Angus bull

The steer-bull price differential: A historical perspective

By Kenny Burdine, Livestock Marketing Specialist, University of Kentucky

I decided to shift gears a bit this week and dive into a topic that often comes up when I visit with producers in extension settings. I am often asked whether I think it pays for a cow-calf operator to castrate bulls and sell steers. Castration is not without cost as it requires time and facilities and does stress calves for a period of time. Like so many management decisions, there are an infinite number of ways to examine this topic and there is more to consider than economics alone. But, it is a good question and one for which a livestock economist should be able to provide some perspective.

When examining historical prices, it is difficult to argue that there is not a price advantage to selling steers. Sure, there will be times when a group of bulls will outsell a group of steers, but I view those times as the exceptions, rather than the norm. Sometimes those exceptions may be due to quality or lot size differences. Other times it may be as simple as a buyer needing to fill out a load of bulls and bidding the price of a group up beyond what would have been expected. But, going back to January of 2010, there has not been a single month when the average price of 550 lb bulls exceeded that of 550 lb steers in Kentucky. The figure above plots this data by month from January 2010 to July 2021. The bull discount got very wide at times during 2014 and 2015, but otherwise has been running in a general range of $7 to $14 per cwt. Over that entire time period, the bull discount has averaged $11.12 per cwt.

A logical follow up question would involve the likely weaning weight differences between steers and bulls. I tracked the price differential at the same sale weight. On a 550-pound calf, that $11.12 per cwt historical price difference amounts to a little more than $60 per head, but also ignores potential weight differences between the two. I like to frame this discussion by asking how much more a bull calf would have to weigh at weaning to make up for that difference. To answer this question, we have to understand the value of additional pound (value of gain) and not confuse this with sale price. Price slide refers to the decrease in price per cwt that occurs as the weight of cattle increases. Because of price slide, the value of additional pounds is typically less than the sale price. This is a key concept in cattle marketing that impacts most all decisions that producers make. I will walk through a quick illustration.

The average price of a 550-pound bull calf from 2010 to 2020 in Kentucky auction markets was $150 per cwt or $825 per head. If the price slide in the market were $10 per cwt, for each 100-pound increase in the bull’s weight, his price decreases by $10 per cwt.  So, if a bull weighed 600 pounds, rather than 550 pounds, his price would have been $145 per cwt ($5 per cwt less) and his total value would be $870. This is $45 more dollars than the 550-pound bull, which means that those additional pounds were worth roughly $0.90 each.  At that rate, the bull’s weight would need to exceed the weight of the steer by 67-pounds for their values to be similar. As price slide increases, the value of additional pounds decreases. So, if the price slide were $15 per cwt, rather than $10 per cwt, the value of those additional pounds would be even less.  Using a larger price slide of $15 per cwt would make the value of those additional pounds worth only about $0.60, which would mean that the bull would need to outweigh the steer by roughly 100 pounds for his value to be comparable. Similarly, a smaller price slide would result in higher values of gain and fewer additional pounds needed to offset the price differential.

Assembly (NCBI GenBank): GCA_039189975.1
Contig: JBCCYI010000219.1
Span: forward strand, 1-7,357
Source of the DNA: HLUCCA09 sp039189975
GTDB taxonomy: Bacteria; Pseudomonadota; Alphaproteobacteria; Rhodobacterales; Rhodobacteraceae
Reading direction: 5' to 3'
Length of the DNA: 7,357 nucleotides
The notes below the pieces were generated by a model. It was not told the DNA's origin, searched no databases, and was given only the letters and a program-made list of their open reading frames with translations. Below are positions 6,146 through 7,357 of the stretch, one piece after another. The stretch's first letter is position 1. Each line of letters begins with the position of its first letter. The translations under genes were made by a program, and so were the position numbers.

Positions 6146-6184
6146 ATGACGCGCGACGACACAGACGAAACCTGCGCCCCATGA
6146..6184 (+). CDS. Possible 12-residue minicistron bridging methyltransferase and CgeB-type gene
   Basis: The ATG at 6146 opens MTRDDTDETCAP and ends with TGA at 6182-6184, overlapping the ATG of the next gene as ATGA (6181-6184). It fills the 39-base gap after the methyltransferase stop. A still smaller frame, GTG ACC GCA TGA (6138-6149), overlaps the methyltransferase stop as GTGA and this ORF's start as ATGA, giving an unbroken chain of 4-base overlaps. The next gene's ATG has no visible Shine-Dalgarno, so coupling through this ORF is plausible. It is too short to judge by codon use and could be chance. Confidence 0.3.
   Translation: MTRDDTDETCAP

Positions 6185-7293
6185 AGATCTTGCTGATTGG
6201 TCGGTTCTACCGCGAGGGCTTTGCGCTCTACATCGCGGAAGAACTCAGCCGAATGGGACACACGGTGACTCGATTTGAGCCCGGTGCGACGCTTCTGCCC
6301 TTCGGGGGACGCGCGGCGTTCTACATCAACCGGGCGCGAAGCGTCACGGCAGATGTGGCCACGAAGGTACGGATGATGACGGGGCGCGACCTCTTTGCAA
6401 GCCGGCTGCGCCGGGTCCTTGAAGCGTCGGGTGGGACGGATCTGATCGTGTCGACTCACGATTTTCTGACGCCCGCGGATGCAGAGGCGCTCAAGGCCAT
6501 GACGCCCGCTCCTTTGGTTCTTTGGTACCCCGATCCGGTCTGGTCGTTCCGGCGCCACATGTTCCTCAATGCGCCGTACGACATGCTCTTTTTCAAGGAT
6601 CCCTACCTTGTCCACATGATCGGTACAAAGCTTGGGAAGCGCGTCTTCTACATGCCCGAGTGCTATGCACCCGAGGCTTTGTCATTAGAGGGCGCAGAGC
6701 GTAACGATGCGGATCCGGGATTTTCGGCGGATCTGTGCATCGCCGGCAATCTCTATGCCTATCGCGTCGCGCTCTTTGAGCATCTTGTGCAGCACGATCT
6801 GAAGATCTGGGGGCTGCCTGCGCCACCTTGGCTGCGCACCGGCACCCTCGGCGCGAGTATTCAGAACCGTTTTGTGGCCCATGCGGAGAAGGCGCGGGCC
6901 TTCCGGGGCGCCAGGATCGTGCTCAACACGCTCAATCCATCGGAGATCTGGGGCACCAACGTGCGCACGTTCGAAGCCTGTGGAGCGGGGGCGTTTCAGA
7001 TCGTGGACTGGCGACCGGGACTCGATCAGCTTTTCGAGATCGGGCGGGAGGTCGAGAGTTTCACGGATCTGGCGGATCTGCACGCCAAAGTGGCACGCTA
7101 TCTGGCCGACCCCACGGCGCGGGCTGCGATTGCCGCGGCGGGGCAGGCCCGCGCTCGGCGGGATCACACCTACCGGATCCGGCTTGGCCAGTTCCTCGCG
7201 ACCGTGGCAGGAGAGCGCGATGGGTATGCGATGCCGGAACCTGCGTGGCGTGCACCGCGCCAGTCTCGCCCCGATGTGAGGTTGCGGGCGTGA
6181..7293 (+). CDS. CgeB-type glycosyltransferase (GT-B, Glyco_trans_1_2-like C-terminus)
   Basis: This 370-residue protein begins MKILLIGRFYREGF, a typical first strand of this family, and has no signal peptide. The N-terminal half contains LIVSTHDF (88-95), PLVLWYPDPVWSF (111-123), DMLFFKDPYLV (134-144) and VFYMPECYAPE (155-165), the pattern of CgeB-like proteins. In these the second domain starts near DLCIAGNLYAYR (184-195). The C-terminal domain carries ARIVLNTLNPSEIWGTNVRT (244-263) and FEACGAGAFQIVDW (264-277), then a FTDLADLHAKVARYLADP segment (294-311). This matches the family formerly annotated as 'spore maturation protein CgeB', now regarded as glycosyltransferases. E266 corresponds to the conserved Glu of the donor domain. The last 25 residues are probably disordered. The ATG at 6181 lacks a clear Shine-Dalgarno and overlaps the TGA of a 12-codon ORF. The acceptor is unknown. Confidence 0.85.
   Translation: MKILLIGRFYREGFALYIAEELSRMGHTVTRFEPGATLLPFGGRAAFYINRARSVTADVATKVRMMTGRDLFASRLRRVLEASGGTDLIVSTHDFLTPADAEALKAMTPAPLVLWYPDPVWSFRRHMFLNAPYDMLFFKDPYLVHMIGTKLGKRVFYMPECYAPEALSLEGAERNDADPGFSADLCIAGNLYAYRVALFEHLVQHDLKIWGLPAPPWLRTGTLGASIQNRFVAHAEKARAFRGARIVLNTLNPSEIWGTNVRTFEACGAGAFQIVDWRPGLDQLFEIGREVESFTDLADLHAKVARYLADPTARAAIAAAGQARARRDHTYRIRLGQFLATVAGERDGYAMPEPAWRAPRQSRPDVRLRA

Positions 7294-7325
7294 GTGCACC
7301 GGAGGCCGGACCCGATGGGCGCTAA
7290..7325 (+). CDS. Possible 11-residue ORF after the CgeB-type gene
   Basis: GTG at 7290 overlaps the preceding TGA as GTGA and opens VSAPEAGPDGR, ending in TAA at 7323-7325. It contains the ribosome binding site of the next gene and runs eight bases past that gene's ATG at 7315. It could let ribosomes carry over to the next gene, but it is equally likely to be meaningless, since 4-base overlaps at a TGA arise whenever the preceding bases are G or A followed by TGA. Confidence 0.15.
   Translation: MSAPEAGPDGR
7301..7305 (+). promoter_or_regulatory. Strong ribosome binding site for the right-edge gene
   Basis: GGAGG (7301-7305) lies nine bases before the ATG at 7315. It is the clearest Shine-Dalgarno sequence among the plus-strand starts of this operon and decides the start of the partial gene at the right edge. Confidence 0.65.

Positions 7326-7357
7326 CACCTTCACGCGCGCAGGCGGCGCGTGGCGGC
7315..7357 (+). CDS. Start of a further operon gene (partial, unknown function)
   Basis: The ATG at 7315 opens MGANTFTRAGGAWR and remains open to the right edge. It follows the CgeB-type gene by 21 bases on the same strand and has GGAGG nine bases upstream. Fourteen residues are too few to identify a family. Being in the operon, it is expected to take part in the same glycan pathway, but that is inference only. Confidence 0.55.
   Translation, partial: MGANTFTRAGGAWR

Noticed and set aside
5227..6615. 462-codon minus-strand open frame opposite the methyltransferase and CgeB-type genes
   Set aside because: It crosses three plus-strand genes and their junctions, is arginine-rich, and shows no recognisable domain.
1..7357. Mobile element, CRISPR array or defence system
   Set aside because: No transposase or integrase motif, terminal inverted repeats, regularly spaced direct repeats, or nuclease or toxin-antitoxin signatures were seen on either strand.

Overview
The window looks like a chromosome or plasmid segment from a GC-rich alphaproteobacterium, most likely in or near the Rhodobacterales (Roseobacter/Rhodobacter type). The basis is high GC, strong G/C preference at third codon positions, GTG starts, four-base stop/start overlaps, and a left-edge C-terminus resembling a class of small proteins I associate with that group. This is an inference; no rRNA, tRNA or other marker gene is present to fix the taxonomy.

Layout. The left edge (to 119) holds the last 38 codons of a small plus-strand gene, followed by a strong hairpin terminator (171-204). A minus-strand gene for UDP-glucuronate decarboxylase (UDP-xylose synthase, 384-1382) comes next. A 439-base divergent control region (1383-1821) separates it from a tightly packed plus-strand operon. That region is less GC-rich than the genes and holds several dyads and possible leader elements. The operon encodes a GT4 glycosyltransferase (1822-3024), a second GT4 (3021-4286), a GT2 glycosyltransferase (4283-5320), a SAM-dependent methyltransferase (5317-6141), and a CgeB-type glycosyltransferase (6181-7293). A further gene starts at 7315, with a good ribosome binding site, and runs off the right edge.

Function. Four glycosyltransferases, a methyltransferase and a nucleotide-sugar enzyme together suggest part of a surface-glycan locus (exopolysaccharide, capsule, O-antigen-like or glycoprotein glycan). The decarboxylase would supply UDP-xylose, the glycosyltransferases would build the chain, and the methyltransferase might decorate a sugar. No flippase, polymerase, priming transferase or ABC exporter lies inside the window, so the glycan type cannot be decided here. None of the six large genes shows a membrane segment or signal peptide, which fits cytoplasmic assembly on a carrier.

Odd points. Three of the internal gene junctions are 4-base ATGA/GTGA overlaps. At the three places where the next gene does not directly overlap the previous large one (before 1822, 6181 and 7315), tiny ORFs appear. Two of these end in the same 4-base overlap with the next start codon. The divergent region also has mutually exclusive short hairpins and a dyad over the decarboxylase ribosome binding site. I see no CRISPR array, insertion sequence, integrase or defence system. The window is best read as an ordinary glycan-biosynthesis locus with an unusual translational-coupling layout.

Finally, I would mention that implants likely need to be considered as part of this discussion too. While I leave implant specifics to my animal science colleagues, implanted steers have the potential to see much better rates of gain and narrow that weight difference considerably. So, unless a producer is selling into a market that does not allow implants, they may offer the potential to receive steer prices, but see lower impacts on weight gain.

Every producer has to decide for themselves whether castrating bulls makes sense for their operation. I am fully aware that there is a cost to working calves and some producers may choose not to do this due to facility or time limitations. I have not attempted to delve into those additional costs in this article, but rather have focused on the value differences, so that producers can weigh those against the additional costs. There is pretty consistent evidence that bulls will sell at a discount to steers in the marketplace and the additional pounds needed for bulls to offset that discount can be significant. I would also point out that there are individuals in the market who make money by purchasing bulls, castrating them, backgrounding them for a period of time, and re-selling them. I just mention this as evidence that this is a common way that value is added to cattle. So, producers who typically sell bulls may want to consider the potential value that can be added to their calves through this practice as they look for ways to increase profitability in the future.

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